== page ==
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It’s clearer than ever that Brexit has failed – let’s not inflict its miseries on young people | Zoe Williams

A scheme to allow British under-30s to live and work in the EU has been flatly rejected. Why punish them for older voters’ mistakes?

Only those born before 1998 could vote on Brexit, so there is no conceivable way of knowing which way today’s 18- to 30-year-olds would have felt about it. Oh, except there is: 70% of 18- to 24-year-olds think leaving the EU was a bad idea. Of the 25- to 49-year-olds, 66% also think we were wrong to leave. If you can bear to drag your mind back to the immediate aftermath of Brexit, you’ll recall that words like “overwhelming” and “vast” were completely debased by their use in conjunction with majorities that were actually wafer-thin. So let’s just say most young people are remainers.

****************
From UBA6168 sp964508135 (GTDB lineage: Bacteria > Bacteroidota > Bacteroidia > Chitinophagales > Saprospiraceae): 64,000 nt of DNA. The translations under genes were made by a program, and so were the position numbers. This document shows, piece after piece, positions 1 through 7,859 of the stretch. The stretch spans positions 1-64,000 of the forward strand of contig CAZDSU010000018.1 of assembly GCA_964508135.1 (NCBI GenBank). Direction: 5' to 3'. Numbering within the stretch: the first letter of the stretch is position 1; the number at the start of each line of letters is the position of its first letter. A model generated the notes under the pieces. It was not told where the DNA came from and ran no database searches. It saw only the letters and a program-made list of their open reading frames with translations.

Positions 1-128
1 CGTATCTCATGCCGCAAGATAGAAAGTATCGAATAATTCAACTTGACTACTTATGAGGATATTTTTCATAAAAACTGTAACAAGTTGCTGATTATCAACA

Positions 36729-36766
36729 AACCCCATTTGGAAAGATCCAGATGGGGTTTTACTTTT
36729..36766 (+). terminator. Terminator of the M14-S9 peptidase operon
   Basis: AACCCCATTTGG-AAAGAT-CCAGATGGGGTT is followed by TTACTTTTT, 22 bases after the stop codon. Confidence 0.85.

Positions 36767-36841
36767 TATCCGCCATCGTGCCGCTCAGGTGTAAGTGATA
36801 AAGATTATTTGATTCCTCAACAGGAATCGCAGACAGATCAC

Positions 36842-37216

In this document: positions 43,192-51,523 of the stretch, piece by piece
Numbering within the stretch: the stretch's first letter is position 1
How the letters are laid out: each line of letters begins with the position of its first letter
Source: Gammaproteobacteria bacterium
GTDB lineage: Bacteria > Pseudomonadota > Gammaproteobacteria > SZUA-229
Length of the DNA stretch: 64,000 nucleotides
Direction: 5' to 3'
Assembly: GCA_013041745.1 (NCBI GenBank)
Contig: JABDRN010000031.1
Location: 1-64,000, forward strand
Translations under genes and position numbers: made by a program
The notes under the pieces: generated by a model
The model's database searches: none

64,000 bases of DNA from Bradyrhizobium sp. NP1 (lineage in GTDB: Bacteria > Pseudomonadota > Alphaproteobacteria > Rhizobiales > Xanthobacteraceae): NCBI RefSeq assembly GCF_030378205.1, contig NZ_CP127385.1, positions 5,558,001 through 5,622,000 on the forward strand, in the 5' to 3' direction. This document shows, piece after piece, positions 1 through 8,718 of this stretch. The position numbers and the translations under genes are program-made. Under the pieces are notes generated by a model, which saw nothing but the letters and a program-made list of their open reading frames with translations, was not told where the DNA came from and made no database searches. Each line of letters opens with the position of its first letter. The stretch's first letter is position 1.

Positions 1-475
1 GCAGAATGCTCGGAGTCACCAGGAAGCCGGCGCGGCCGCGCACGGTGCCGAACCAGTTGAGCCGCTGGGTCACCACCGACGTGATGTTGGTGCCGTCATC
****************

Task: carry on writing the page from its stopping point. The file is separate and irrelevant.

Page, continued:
For a long time, politics has dealt with the young remainer as it does with the rest of us; ignore us for long enough, and we’ll go away. If the Brexit argument had had any foundation – if it had brought trading or other benefits, if it had caused only negligible difficulties and those of the teething variety – then that would probably have worked. Most referendum outcomes get more popular over time.

Zoe Williams is a Guardian columnist

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